Marvelous Mavelous
December 8, 2012 10:10 PM   Subscribe

Mavelous is an open-source web/HTML-based ground control station for amateur UAVs/DIY drones. It is the first open-source ground control station that lets you control your drone from your tablet or even your phone. (Related: 1 2 3) [via mefi projects]

Have you ever wanted to fly a drone aircraft with an iPad? Your wait is over, thanks to Mefi's Own™ jwiseman:

Drones are changing the world, and the world of amateur drones is roughly in the Homebrew Computer Club-stage of enthusiasm and innovation.

I began the mavelous project when I decided I wanted to be able to tap a map location on my iPad/iPhone and make my drone fly there. There was no existing ground control station that could do that, so I created one with the goal of being extremely portable, able to run on anything with a modern web browser.

Mavelous is still in the early stages of development, but tap-the-map flying is a reality; This YouTube video shows my collaborator Pat Hickey flying his drone with an iPad and with an Android phone:

Mavelous has a front-end that is written in javascript, and a back-end written in Python.

We have a mailing list, and we welcome additional contributors:!forum/mavelous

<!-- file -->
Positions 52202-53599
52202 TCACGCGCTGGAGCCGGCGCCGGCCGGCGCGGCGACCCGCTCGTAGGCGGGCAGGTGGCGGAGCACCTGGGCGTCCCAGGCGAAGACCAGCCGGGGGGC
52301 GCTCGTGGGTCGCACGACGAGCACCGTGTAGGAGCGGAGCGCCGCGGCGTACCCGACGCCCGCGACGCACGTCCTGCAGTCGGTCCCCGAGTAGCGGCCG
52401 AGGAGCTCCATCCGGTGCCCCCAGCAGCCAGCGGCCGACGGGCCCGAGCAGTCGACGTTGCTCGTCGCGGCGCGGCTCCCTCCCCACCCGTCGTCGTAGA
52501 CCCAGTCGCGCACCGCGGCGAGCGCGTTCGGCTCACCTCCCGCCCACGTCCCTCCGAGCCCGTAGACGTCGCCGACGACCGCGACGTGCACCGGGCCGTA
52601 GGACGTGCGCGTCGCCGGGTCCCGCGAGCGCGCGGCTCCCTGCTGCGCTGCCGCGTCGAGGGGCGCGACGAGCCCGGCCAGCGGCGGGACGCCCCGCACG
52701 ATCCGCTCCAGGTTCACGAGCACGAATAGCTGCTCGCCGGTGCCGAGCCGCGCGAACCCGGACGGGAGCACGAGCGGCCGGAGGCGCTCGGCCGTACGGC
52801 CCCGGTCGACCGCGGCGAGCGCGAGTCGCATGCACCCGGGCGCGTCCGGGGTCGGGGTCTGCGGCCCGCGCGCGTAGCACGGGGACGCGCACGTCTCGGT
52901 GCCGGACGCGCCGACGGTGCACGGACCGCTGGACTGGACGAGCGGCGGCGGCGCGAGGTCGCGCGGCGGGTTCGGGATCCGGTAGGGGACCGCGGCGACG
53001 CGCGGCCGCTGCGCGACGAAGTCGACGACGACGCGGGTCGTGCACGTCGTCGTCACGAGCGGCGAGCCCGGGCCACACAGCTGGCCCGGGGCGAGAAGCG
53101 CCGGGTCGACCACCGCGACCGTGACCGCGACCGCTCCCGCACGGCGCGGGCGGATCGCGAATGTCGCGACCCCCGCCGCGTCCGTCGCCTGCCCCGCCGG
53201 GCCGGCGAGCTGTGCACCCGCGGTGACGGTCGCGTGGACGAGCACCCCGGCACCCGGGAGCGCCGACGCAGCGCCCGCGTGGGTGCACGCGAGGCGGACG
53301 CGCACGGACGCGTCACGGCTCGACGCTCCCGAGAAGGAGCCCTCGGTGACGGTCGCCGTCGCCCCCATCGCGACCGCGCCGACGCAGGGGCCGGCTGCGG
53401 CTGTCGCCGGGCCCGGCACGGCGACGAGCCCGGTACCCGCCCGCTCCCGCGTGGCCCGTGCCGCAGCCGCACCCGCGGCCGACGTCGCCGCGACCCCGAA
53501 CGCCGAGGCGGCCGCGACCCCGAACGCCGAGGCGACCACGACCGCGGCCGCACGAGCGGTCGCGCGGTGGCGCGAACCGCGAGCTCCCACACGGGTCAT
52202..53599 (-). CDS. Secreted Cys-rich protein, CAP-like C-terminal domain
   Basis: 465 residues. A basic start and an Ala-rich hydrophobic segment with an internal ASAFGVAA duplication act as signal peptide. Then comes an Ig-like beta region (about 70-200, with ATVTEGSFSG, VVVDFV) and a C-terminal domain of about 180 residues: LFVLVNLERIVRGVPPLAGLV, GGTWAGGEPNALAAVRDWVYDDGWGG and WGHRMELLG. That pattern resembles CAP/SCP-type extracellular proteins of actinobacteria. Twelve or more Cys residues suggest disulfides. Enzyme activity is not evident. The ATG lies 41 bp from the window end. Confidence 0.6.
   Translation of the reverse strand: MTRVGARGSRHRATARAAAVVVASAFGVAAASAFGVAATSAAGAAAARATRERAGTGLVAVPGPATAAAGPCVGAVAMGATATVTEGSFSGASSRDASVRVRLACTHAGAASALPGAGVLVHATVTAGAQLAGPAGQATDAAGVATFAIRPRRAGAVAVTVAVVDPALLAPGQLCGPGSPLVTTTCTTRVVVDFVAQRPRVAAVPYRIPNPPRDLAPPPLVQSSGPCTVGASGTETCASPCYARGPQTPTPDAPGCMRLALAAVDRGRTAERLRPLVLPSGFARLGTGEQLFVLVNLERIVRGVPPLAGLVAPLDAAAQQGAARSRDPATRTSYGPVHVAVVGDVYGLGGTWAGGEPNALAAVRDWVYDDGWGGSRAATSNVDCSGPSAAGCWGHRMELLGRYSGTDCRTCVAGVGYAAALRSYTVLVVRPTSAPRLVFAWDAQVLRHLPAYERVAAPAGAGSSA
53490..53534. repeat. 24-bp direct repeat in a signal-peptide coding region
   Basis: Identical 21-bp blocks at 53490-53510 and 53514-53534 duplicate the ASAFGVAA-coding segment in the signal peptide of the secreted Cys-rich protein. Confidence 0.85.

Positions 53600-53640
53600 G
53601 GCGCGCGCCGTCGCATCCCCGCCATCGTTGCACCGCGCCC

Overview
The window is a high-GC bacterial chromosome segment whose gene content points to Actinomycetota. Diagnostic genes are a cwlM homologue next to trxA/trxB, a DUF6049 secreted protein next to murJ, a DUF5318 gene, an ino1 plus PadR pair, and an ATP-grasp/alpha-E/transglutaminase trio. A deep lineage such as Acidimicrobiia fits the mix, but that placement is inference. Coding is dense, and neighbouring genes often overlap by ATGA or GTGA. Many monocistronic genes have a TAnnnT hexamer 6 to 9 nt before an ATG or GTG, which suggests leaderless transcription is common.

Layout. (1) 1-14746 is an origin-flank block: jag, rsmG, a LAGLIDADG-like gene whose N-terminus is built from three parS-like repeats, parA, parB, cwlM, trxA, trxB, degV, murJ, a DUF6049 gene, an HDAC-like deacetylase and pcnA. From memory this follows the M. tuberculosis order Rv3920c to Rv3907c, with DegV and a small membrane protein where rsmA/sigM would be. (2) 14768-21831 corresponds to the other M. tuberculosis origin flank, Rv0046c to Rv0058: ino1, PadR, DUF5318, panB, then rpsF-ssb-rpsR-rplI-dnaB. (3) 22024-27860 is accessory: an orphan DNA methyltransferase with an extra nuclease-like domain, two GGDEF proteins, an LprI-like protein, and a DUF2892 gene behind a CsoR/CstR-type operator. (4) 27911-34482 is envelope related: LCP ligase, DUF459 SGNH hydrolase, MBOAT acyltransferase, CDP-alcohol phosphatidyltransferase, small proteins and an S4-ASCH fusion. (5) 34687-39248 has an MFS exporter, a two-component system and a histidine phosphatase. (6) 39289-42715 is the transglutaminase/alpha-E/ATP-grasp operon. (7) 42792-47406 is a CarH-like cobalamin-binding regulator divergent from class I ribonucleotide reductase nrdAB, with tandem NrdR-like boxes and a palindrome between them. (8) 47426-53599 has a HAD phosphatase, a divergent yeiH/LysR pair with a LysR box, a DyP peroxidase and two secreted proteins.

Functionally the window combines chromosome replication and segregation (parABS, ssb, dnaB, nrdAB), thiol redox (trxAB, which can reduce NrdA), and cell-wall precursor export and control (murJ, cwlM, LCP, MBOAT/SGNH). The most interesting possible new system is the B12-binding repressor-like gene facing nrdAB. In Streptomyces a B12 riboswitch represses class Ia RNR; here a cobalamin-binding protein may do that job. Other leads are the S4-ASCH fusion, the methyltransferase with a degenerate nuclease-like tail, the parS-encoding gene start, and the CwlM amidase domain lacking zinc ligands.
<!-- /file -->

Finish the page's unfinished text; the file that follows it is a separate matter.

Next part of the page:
Video of Pat giving a little general background info on Arducopter and ground control stations:

My ideal outcome would be for mavelous to grow to become the ground control station of choice for applications like drone journalism, surgical flavor strikes, and anti-surveillance protest tools.
posted by double block and bleed (23 comments total) 28 users marked this as a favorite
I don't know whether to be more frightened by this or the CIA controlling a drone.

Nosedived into a baby buggy? Put a report in Mantis.
Disarming the warhead? That will be in the next release.
posted by alloneword at 11:20 PM on December 8, 2012

The DYI Drones looks like a great site...going to keep an eye on this.
Dear Santa, Please bring me an ArduCopter.
posted by quazichimp at 1:27 AM on December 9, 2012

I am going to start mine today. In case any brown people in my neighborhood start mouthing off, or try to have a wedding or something.
posted by Mayor Curley at 2:55 AM on December 9, 2012 [2 favorites]

I predict this is the future of pizza delivery -
posted by newdaddy at 3:38 AM on December 9, 2012 [1 favorite]

I don't know whether to be more frightened by this or the CIA controlling a drone.

With me, it's the CIA. This is not an organization that, historically, has always used its distressingly broad powers with our best interests at heart.
posted by JHarris at 4:38 AM on December 9, 2012

protip to future fpp posters: if you want to post something cool like this, use the phrase "rc aircraft" — "drones" brings out legions of jackasses hooting about missiles and weddings and the CIA no matter the actual content of the post.
posted by indubitable at 4:44 AM on December 9, 2012 [3 favorites]

Who watches the watchers? Ccrowd sourced drones funded via KickStarter.
posted by Brandon Blatcher at 5:30 AM on December 9, 2012

ARgh. I was very close to buying a quadcopter uav from kickstarter, but I held strong and didn't get it because i don't need one.

Now I want one again.
posted by Lord_Pall at 6:14 AM on December 9, 2012